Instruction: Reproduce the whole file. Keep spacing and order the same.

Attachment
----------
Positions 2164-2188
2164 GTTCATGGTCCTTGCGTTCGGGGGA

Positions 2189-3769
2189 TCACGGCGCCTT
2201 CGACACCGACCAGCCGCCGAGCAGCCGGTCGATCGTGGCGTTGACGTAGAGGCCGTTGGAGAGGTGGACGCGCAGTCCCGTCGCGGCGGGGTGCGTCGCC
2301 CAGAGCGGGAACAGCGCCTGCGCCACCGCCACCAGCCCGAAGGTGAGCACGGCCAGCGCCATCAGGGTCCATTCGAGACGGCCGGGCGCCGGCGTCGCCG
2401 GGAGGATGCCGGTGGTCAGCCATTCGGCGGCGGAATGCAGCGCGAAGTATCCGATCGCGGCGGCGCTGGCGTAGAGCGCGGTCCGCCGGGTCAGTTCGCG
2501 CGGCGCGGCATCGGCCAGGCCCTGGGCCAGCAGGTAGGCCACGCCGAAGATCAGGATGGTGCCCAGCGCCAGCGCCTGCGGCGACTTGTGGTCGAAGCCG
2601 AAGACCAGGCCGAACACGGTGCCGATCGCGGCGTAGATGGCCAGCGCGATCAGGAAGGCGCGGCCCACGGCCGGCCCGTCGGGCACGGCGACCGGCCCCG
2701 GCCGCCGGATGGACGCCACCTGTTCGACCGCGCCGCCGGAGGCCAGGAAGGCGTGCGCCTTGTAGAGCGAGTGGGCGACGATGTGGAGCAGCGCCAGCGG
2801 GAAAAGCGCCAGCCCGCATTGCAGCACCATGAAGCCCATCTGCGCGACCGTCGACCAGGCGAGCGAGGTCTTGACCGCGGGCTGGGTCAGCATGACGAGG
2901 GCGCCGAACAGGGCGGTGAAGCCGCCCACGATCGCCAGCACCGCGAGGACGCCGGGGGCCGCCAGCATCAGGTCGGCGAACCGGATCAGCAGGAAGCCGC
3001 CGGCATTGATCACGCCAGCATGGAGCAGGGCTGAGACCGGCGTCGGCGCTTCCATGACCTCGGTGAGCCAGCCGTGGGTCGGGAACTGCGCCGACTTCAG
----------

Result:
Positions 2164-2188
2164 GTTCATGGTCCTTGCGTTCGGGGGA

Positions 2189-3769
2189 TCACGGCGCCTT
2201 CGACACCGACCAGCCGCCGAGCAGCCGGTCGATCGTGGCGTTGACGTAGAGGCCGTTGGAGAGGTGGACGCGCAGTCCCGTCGCGGCGGGGTGCGTCGCC
2301 CAGAGCGGGAACAGCGCCTGCGCCACCGCCACCAGCCCGAAGGTGAGCACGGCCAGCGCCATCAGGGTCCATTCGAGACGGCCGGGCGCCGGCGTCGCCG
2401 GGAGGATGCCGGTGGTCAGCCATTCGGCGGCGGAATGCAGCGCGAAGTATCCGATCGCGGCGGCGCTGGCGTAGAGCGCGGTCCGCCGGGTCAGTTCGCG
2501 CGGCGCGGCATCGGCCAGGCCCTGGGCCAGCAGGTAGGCCACGCCGAAGATCAGGATGGTGCCCAGCGCCAGCGCCTGCGGCGACTTGTGGTCGAAGCCG
2601 AAGACCAGGCCGAACACGGTGCCGATCGCGGCGTAGATGGCCAGCGCGATCAGGAAGGCGCGGCCCACGGCCGGCCCGTCGGGCACGGCGACCGGCCCCG
2701 GCCGCCGGATGGACGCCACCTGTTCGACCGCGCCGCCGGAGGCCAGGAAGGCGTGCGCCTTGTAGAGCGAGTGGGCGACGATGTGGAGCAGCGCCAGCGG
2801 GAAAAGCGCCAGCCCGCATTGCAGCACCATGAAGCCCATCTGCGCGACCGTCGACCAGGCGAGCGAGGTCTTGACCGCGGGCTGGGTCAGCATGACGAGG
2901 GCGCCGAACAGGGCGGTGAAGCCGCCCACGATCGCCAGCACCGCGAGGACGCCGGGGGCCGCCAGCATCAGGTCGGCGAACCGGATCAGCAGGAAGCCGC
3001 CGGCATTGATCACGCCAGCATGGAGCAGGGCTGAGACCGGCGTCGGCGCTTCCATGACCTCGGTGAGCCAGCCGTGGGTCGGGAACTGCGCCGACTTCAG